Seminar, 6 June 2019,
(14h00 – 15h00) – Géopolis – 3799
Haripriya Rangan, Australia India Institute and School of Geography, University of Melbourne, Australia
How do environmental historians think about space, and how do political ecologists think about time? This is a vital methodological question that has rarely featured in discussions about landscape or environmental change either within or between the disciplinary communities. Although there is ongoing theoretical engagement about scale, it is difficult to find much discussion on how these translate into methods that establish the relevant parameters for analysing environmental and landscape change. How do you determine the extent of the environment for understanding its history of change? How do you determine the duration of time for understanding landscape change?
My presentation will explore these questions using the wide angle perspective of the Indian Ocean, an entity whose spatiotemporal dimensions are formed by the constant mingling of water and land and the movement between them. I will reflect on the theoretical and methodological insights through the example of a collaborative interdisciplinary project I worked on, which examined the environmental history of landscape change in the Ethiopian highlands with palaeoecologists and geomorphologists.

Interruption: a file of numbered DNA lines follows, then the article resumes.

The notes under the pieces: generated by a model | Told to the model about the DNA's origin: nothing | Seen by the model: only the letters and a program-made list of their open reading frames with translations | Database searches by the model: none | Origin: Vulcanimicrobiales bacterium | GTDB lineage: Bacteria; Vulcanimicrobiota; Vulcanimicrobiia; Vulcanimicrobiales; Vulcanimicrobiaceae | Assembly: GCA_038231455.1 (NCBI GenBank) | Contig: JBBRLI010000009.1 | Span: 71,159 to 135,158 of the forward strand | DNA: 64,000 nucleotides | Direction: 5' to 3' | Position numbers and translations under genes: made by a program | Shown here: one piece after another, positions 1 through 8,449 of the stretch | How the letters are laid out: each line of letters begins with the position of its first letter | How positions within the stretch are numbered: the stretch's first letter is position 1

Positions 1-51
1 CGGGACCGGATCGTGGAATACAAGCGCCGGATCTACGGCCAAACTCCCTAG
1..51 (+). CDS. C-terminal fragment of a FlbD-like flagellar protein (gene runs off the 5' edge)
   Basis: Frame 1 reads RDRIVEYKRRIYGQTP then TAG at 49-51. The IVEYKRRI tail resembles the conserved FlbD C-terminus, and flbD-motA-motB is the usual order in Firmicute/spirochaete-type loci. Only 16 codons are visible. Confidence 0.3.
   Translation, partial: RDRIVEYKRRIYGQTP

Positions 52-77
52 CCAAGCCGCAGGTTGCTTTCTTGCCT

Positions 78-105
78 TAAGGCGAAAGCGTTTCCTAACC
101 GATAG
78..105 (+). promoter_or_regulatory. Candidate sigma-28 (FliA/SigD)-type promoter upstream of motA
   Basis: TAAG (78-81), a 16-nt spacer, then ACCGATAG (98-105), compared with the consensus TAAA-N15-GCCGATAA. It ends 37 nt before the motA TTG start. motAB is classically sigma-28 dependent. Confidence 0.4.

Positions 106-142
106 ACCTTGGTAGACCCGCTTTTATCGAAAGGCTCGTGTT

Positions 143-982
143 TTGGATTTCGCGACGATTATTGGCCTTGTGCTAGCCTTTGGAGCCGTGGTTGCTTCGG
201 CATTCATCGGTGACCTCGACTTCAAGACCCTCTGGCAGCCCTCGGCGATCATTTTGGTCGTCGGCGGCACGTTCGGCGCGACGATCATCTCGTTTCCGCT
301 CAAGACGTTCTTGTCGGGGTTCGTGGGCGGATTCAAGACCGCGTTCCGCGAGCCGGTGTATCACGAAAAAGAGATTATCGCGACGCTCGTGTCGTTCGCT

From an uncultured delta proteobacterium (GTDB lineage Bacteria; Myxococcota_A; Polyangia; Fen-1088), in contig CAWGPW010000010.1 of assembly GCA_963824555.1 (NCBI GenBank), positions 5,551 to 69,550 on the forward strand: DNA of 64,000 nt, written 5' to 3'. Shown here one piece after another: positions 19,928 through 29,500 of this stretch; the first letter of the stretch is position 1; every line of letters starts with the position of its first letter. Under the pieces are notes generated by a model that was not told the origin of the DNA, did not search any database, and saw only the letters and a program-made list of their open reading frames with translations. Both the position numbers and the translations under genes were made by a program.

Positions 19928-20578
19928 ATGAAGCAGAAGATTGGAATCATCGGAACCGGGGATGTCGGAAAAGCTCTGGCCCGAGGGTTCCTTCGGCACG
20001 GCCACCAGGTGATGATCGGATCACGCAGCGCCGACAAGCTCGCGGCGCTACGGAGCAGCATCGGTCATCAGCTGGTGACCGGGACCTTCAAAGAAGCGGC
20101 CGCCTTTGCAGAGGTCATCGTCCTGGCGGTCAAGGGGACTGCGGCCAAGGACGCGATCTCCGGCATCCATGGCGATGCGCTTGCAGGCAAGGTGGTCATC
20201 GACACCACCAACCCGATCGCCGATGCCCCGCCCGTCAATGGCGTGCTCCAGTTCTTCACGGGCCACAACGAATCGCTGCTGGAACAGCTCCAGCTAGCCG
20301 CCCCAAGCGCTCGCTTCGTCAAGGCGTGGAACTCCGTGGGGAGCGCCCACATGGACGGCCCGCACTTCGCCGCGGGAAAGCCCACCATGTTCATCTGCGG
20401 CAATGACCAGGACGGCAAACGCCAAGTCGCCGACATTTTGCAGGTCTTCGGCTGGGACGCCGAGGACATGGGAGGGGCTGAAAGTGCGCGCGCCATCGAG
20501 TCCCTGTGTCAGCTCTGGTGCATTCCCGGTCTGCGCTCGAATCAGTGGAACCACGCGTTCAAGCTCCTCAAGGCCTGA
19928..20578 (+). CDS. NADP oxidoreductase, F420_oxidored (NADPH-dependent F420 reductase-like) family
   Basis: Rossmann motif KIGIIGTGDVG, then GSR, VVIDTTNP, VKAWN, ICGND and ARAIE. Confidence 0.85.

Haripriya Rangan oversees research engagement and government projects at the Australia India Institute, and is a Research Fellow at the School of Geography, University of Melbourne. She trained in architecture and urban planning in India and holds a doctoral degree from the University of California-Los Angeles (UCLA) in urban and regional development. She has taught in the USA at the University of California Berkeley and University of Kentucky, and in Australia at RMIT University and Monash University. Priya’s research focuses on sustainable regional development, natural resource use and landscape management in various parts of the Indian Ocean region, including South Africa, India and Australia.